December corn futures closed down 1.5 cents last week to close at just over $3.69. The trade action was disappointing, but perhaps there’s a silver lining for Corn bulls.
Let’s review current news, data releases, and market trends with a look to the week ahead (November 12).
The USDA LOWERED its 2018/19 U.S. corn yield forecast to 178.9 bpa, well below the average trade guess of 180.0 bpa and a 1.8 bpa decline versus the USDA’s October estimate of 180.7 bpa.
U.S. corn production dropped to 14.626 billion bushels, down 152 million bushels from October. Meanwhile 2018/19 U.S. corn ending stocks penciled back at 1.736 billion bushels versus the average trade guess of 1.773 billion and the October estimate of 1.813 billion. The revised U.S. corn stocks-to-use ratio fell to 11.5%; the lowest since 2013/14. STATE LEVEL —- Several key corn producing states saw their yields slashed from the previous month with Iowa’s state corn yield falling to 198 bpa versus 204 bpa in October.
Minnesota’s corn yield was lowered 7 bpa to 184 bpa. Even Illinois couldn’t escape without experiencing a 2 bpa yield decrease. Illinois’s corn yield was estimated at 210 bpa versus 212 bpa in October. It’s become apparent that the unfavorably wet, cold, and windy weather conditions that plagued the upper Midwest during early October had a significantly negative impact on corn yields in states such as South Dakota, Minnesota, and Iowa (specifically northern Iowa). I have to believe most traders will now assume another national corn yield decrease is coming in the January 2019 WASDE report (remembering again the USDA does NOT adjust the U.S. corn yield in its December report).
The other major surprise occurred in the form of the USDA revising its corn production, domestic consumption, and ending stocks figures for China dating back to 2007/08. Those adjustments would prove to have an incredible impact on World corn ending stocks. As a result 2018/19 World corn ending stocks increased to 307.5 MMT in November, representing a 54% increase versus October.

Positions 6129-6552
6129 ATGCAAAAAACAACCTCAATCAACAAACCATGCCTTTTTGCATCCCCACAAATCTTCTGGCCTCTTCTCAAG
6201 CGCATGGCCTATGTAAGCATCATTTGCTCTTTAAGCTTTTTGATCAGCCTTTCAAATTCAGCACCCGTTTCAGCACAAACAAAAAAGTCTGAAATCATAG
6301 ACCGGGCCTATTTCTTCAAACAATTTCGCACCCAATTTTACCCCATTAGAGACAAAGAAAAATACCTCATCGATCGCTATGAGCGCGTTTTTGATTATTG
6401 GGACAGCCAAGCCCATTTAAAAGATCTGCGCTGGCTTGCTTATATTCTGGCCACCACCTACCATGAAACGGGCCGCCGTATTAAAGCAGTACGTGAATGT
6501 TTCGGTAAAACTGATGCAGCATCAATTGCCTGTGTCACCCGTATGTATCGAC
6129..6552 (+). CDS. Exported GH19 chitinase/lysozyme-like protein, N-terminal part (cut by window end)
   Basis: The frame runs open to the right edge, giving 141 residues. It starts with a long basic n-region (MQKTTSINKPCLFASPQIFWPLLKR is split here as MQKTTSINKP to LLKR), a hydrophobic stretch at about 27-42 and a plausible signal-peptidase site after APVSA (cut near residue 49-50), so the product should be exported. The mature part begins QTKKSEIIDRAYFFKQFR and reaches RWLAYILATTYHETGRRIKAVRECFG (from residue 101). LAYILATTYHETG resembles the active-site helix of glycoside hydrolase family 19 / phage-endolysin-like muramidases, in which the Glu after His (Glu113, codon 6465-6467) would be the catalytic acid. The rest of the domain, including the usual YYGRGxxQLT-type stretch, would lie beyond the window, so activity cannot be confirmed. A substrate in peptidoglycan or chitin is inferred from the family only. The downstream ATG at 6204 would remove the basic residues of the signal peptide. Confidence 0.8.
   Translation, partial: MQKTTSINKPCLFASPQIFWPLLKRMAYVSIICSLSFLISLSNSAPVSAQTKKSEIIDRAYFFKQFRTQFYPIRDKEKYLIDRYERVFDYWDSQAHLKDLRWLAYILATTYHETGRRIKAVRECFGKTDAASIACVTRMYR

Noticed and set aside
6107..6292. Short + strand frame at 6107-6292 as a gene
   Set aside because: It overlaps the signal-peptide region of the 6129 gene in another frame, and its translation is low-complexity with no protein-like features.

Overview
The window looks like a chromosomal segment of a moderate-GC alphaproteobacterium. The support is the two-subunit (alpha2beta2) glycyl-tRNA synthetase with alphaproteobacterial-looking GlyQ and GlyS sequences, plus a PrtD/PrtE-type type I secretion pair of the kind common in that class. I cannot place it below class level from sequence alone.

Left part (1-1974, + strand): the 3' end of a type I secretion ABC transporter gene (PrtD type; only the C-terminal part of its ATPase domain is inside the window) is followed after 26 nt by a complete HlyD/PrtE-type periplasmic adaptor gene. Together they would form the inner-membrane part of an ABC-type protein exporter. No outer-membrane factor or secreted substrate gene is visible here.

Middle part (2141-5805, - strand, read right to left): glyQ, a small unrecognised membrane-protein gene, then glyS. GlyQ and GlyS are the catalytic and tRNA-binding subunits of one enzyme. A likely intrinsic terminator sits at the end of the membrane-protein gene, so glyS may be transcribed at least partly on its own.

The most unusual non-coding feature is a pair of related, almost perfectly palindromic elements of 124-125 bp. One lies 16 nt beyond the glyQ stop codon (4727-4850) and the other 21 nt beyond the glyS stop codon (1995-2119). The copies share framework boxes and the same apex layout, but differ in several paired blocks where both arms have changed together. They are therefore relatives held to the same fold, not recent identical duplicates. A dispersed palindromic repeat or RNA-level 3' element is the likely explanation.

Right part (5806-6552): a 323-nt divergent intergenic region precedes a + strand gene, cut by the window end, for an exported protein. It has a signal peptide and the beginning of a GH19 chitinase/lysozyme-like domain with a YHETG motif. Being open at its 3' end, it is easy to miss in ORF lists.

2017/18 World corn ending stocks were adjusted upward to 340.2 MMT, up +72% versus October (see chart on page 2). Initially it appeared the market had no idea how to price in such seismic revisions. That said, over the course of Thursday’s trading session a conclusion appeared to be drawn that since the increases in World corn stocks were solely a byproduct of adjusting higher Chinese corn production and Chinese corn ending stocks (supplies the world market often discounts anyway considering China is a nominal corn importer and non-corn exporter), the more appropriate way to assess realWorld corn ending socks was to subtract China’s corn stocks from the World total. That math would eventually show Non-China World corn ending stocks for 2018/19 of 100 MMT, well-below the 5-year average of 110.3 MMT.
Additionally on a percentage basis, Non-China World corn ending stocks fell to 32.5%, the second lowest percentage since 2007/08. I firmly believe that a big reason why corn futures recovered to close in positive territory Thursday afternoon was traders being able to, over time, rationally digest how to interpret the USDA’s new World corn carryout figures.
The USDA LOWERED its 2018/19 U.S. soybean yield forecast to 52.1 bpa versus the average trade guess of 52.9 bpa and the October estimate of 52.1 bpa. U.S. soybean production dropped to 4.600 billion bushels, down 90 million bushels from October. HOWEVER despite the larger than expected yield cut, 2018/19 U.S. soybean ending stocks increased to 955 million bushels, up 70 million from September and up +118% versus 2017/18.
On Thursday the General Administration of Customs released data showing China, the world’s largest soybean buyer, importing 6.92 MMT of soybeans during the month of October. This was up 18% from the same month in 2017; however down 13.6% versus September 2018.China continues to be an aggressive buyer of Brazilian soybeans, essentially stockpiling South American supplies in advance of Brazil’s 2018/19 soybean harvest, which likely won’t start until last half January at the earliest.